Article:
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St. Thomas race hinges on Friday count

November 06, 2003|by DON AINES

chambersburg@herald-mail.com

CHAMBERSBURG, Pa. - Those interested in the winner of Tuesday's St. Thomas Board of Supervisors race will have to await the official count by the Franklin County Board of Elections that begins Friday.

"It is a referendum on the quarry. There clearly was one issue," write-in candidate Frank Stearn said of a proposed quarry west of the village of St. Thomas that angered some residents enough to form a group to oppose the project. Stearn, who announced his candidacy a month before the general election, is a member of the group, Friends and Residents of St. Thomas.

With all precincts reporting, incumbent David C. Ramer had 565 votes, or 47.56 percent. Write-in votes totaled 567, or 47.73 percent, according to complete, but unofficial results. More than 4 percent of voters chose not to vote in that race.

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The total for write-in votes does not indicate for whom voters cast ballots, only how many were cast, according to election officials.

Jean Byers, the county's deputy chief clerk, however, said those totals do not reflect 58 ballots in the St. Thomas 2 precinct rejected by the optical readers used to tally the votes. Each will have to be examined by the election board, she said.

"It's so close, that amount can make the difference," Ramer said Wednesday. He said he was disappointed the election was so close.

How the votes on those 58 ballots split between Stearn and Ramer in the official count may determine who is the winner of the six-year term.

In some cases, Byers said, it appeared ballots were rejected because write-in stickers were applied incorrectly to the ballots by voters.

Stearn, 58, of 3870 Ricklyn Drive, said his count of write-ins posted at the township's three polling places gave him 592 votes under various spellings of his name. He said he will petition the board of elections to have those accumulated once the official count is complete.

Byers said candidates have five days from the completion of the count to file for accumulation of write-ins, or to petition the county court for a recount.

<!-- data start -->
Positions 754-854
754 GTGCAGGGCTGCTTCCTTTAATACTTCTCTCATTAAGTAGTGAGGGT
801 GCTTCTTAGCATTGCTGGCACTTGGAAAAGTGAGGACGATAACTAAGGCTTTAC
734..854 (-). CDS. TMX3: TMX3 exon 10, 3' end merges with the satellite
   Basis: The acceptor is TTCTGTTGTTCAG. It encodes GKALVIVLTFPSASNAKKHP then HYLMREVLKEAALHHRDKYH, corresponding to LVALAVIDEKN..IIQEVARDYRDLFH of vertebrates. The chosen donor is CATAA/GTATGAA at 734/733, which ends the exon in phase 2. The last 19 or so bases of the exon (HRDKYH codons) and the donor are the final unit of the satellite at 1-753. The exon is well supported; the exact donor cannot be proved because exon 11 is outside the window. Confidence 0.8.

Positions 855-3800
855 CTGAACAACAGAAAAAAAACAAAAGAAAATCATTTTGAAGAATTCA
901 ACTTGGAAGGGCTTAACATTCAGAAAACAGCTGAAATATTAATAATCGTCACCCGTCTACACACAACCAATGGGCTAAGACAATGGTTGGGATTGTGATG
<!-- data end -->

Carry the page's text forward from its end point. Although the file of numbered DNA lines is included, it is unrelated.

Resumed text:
Quincy Township


In the county's other big race involving a write-in candidate, Quincy Township Supervisor Kerry Bumbaugh lost his bid for a third term to Wilbur "Wib" Sanders.

Sanders, 57, of 5741 Manheim Road, had beaten Bumbaugh, 39, of 7888 Anthony Highway in both the Republican and Democratic primaries in May. The race was left in doubt well into Wednesday morning as the ballot box from Quincy 1, the township's largest precinct did not arrive at the courthouse until about 2:15 a.m., Byers said.

The final result was Sanders with 675 votes, or 54.5 percent, to 524 write-ins, or 42.33 percent.

"I served the community 12 years and I don't regret it," Bumbaugh said Wednesday. "I'll miss it. It's become part of my life."

"Kerry did a good effort, but the people have spoken," Sanders said. Working with the other board members to do long-range planning and resolve some outstanding issues on the new sewer system are his top priorities, said Sanders.

Voter turnout countywide was about 28 percent. In Quincy Township, where voters were also choosing a new district justice, turnout topped 46 percent. About 39 percent of the registered voters in St. Thomas Township voted.

In that race for the new District 7 district justice position, Republican Kelly L. Rock of Mont Alto, Pa., defeated Democrat Douglas J. Furness, 2,760 to 1,700. The district covers Quincy and Guilford Townships and Mont Alto.

The final count was not exactly final Wednesday. The first precinct in Chambersburg's Ward 3 was not counted at all. Byers said that was because most of the voter stubs had not been removed by election officials at the polls, something usually done before the ballot is handed to the voter.

Byers said the election board and county attorney will decide whether the ballots will be counted. There are 529 registered voters in the precinct, according to voter registration figures.

Elaine M. Swartz is running unopposed for a borough council seat in Ward 3.

In Judge Douglas W. Herman's retention election, 73 percent of voters supported keeping him on the bench, 11 percent voted no and 16 percent left that part of the ballot blank. Herman is a judge of the 39th District of Court of Common Pleas, which serves Franklin and Fulton counties.

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